JOLIET — Joliet Junior College officials are recommending starting a legacy program that would give financial assistance to students of JJC graduates.
Yolanda Isaacs, vice president of Student Development, proposed a recommendation to the Board of Trustees this week for the creation of a legacy program that would be cutting edge and a “trailblazing opportunity.”
“We would potentially be the first community college to implement a legacy program like this,” she said at Tuesday’s workshop meeting.
Under the proposal, the legacy program would award financial assistance to students who are the son, daughter, stepson, stepdaughter or legal dependent of a JJC graduate who earned an associate’s degree, she said.
Students also would have to be enrolled full time and be a JJC District 525 resident, which covers several counties, including Grundy and Will.
The amount offered to the student would be up to $400 a semester for a maximum of three consecutive semesters, she said.
She said the goal of the program is to encourage students to invest in JJC and have the college, in turn, invest in students.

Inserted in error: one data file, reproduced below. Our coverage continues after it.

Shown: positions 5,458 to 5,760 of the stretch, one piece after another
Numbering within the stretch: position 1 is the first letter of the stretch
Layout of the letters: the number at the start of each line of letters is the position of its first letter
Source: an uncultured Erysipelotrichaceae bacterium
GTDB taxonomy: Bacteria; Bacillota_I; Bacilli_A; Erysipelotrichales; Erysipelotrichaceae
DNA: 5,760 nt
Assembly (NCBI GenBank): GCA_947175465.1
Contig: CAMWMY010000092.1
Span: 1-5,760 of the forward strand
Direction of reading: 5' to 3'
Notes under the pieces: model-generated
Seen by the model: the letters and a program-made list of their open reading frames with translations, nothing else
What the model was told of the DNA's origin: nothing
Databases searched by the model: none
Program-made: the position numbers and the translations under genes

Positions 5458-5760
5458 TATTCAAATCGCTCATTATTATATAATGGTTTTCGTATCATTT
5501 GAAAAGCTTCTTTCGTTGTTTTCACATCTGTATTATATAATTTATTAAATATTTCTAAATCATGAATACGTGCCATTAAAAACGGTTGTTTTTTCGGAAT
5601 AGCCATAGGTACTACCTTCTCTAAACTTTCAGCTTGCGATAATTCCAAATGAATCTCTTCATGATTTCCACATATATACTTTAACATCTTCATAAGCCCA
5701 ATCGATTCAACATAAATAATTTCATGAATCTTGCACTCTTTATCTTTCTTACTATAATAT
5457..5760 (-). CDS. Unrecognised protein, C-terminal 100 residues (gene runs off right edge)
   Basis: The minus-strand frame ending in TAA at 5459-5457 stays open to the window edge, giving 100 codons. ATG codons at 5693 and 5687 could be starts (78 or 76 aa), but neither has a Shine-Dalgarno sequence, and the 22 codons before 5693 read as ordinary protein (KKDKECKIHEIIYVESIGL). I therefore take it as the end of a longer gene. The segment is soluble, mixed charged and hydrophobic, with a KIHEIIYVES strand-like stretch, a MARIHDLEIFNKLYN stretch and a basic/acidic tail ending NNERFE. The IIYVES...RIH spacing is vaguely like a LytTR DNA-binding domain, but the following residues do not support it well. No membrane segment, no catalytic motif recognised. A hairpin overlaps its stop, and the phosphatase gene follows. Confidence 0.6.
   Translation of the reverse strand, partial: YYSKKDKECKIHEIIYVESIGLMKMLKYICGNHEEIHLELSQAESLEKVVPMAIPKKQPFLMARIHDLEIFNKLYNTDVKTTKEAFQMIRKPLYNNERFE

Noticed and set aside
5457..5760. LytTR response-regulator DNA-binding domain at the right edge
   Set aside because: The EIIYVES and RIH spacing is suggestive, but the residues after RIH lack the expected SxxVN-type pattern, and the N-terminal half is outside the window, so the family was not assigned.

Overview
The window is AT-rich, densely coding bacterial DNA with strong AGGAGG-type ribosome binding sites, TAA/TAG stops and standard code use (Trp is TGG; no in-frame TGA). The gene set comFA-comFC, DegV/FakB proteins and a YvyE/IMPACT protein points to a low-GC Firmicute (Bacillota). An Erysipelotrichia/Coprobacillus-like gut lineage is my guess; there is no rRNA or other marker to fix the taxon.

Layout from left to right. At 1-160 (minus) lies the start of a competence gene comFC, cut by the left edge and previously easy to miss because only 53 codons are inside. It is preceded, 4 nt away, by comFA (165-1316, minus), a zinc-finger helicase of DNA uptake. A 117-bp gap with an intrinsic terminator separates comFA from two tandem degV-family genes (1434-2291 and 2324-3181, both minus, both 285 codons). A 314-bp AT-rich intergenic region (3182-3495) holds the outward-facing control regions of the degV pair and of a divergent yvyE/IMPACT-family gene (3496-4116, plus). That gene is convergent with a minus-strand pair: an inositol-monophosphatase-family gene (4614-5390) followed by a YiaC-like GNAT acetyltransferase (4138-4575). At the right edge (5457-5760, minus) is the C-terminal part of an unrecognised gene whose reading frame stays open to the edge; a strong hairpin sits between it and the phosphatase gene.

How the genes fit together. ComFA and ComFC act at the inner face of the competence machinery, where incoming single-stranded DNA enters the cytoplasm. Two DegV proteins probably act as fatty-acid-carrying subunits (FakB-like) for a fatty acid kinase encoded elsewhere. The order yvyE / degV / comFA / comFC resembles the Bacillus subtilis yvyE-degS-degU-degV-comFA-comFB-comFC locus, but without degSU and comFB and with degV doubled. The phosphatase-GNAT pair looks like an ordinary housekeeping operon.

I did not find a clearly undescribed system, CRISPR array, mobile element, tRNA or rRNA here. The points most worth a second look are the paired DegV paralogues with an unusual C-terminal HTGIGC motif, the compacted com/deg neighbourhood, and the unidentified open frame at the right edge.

“With a legacy program, there are some significant benefits; and given the state budget and issues with our state budget, I truly believe that more and more family members will need financial support,” Isaacs said.
If JJC were to implement the legacy program, it could run as a pilot program for the first year and cap the aid at 100 recipients, she said.
College officials also proposed having third-party management for the operation of the Renaissance Center, after an analysis and recommendations from consultants.
“There is very little risk to the college, but the rewards would come back to the college,” said Amy Murphy, Corporate and Community Services director.
A past history of the operations of the Renaissance Center was given to trustees.
Janice Reedus, Business and Auxiliary Services director, said college officials in 2013 were directed by trustees to review the center’s operations, which was done with hospitality consultants Bakergroup.
The financial performance and other aspect of the center’s operations were shown to be poor.
Murphy said the college worked with VenuWorks to come up with several business models for the center and that third-party management was shown as the best option.